Part III: The Rules

I have two principles for myself that I always attempt to follow whenever I face anything new with my birds, whether it be a problem, a question, or something amazing and unexpected.



These guidelines are easy and clear at first sight, yet I am surprised at how often I fail to follow them. Almost every time I have a big issue in my aviary, I can go back and identify where I violated one or both of these two cardinal commandments.

Rule #1: Pay Attention.

“You can notice a lot simply by watching,” Yogi Berra famously stated. Spend some time watching your birds interact with one another. I’m not referring about inspecting them when you replace their food and water. Sit down from an unobtrusive vantage point and observe your birds’ activities. Given enough time, the birds will ultimately ignore you and begin engaging with one another, and you’ll discover a lot about how the birds are doing, if your pairings are getting along, and what type of dynamic is flowing through your flock.
Even in your regular routine, though, you must pay attention to details. When you check one cage, is the seed cup always completely empty? The hen is probably knocking out all the seeds to build a nice nesting place for herself. I haven’t seen many chickens lay eggs in seed cups since the cup is disturbed often enough that only the most stubborn bird would feel safe putting eggs there, but a hen may starve herself or her partner by tossing out all the seed so there is never any to eat. Adding a second seed cup, one that is too little for her to reach, may help avert this kind of catastrophe.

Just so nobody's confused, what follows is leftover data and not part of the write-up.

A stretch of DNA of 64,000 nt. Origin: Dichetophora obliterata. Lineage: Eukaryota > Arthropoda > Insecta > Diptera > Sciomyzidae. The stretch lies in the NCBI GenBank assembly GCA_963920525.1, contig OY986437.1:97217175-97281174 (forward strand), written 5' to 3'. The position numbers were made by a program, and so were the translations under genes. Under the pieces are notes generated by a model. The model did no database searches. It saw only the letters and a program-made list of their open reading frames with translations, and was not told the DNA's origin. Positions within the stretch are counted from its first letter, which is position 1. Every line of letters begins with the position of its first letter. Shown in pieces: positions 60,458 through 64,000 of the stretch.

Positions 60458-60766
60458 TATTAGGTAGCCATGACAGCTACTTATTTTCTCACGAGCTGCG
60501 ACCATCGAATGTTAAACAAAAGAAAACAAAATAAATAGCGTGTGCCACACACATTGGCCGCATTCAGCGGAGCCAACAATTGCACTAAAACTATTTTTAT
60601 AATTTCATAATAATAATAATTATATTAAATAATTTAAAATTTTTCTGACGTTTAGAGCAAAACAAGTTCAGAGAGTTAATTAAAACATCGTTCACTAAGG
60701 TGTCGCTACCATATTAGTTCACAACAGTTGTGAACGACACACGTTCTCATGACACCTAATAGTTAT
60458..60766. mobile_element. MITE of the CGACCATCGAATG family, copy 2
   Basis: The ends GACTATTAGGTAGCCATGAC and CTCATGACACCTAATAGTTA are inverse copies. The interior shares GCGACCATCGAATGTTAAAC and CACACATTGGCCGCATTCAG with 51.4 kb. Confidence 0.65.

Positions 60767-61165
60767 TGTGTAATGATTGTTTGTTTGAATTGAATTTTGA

This is only one example of what you may see “by just observing.” I could provide other instances, but it would be difficult and pointless to do so. The point is that if you take the time to monitor your own birds, you will learn much more from them than from this website or any lovebird book.

Rule #2: Trust Your Own Judgement.

This is a difficult guideline to follow, particularly if you are unsure of your own knowledge or abilities. Nonetheless, it is essential that you adhere to it. Keep in mind that each lovebird is unique, and no one understands your birds better than you. This isn’t to say you shouldn’t seek help from books, vets, or more experienced breeders; it just means you should think carefully about what advice sounds good for you and your birds and what advice doesn’t. Unfortunately, virtually as much poor advice as good is accessible. Just because a book or another breeder tells you something does not guarantee it is correct for your birds. If you have any doubts about what someone has told you, make an attempt to find out more. If it still doesn’t feel right, it’s most likely not good for your birds.

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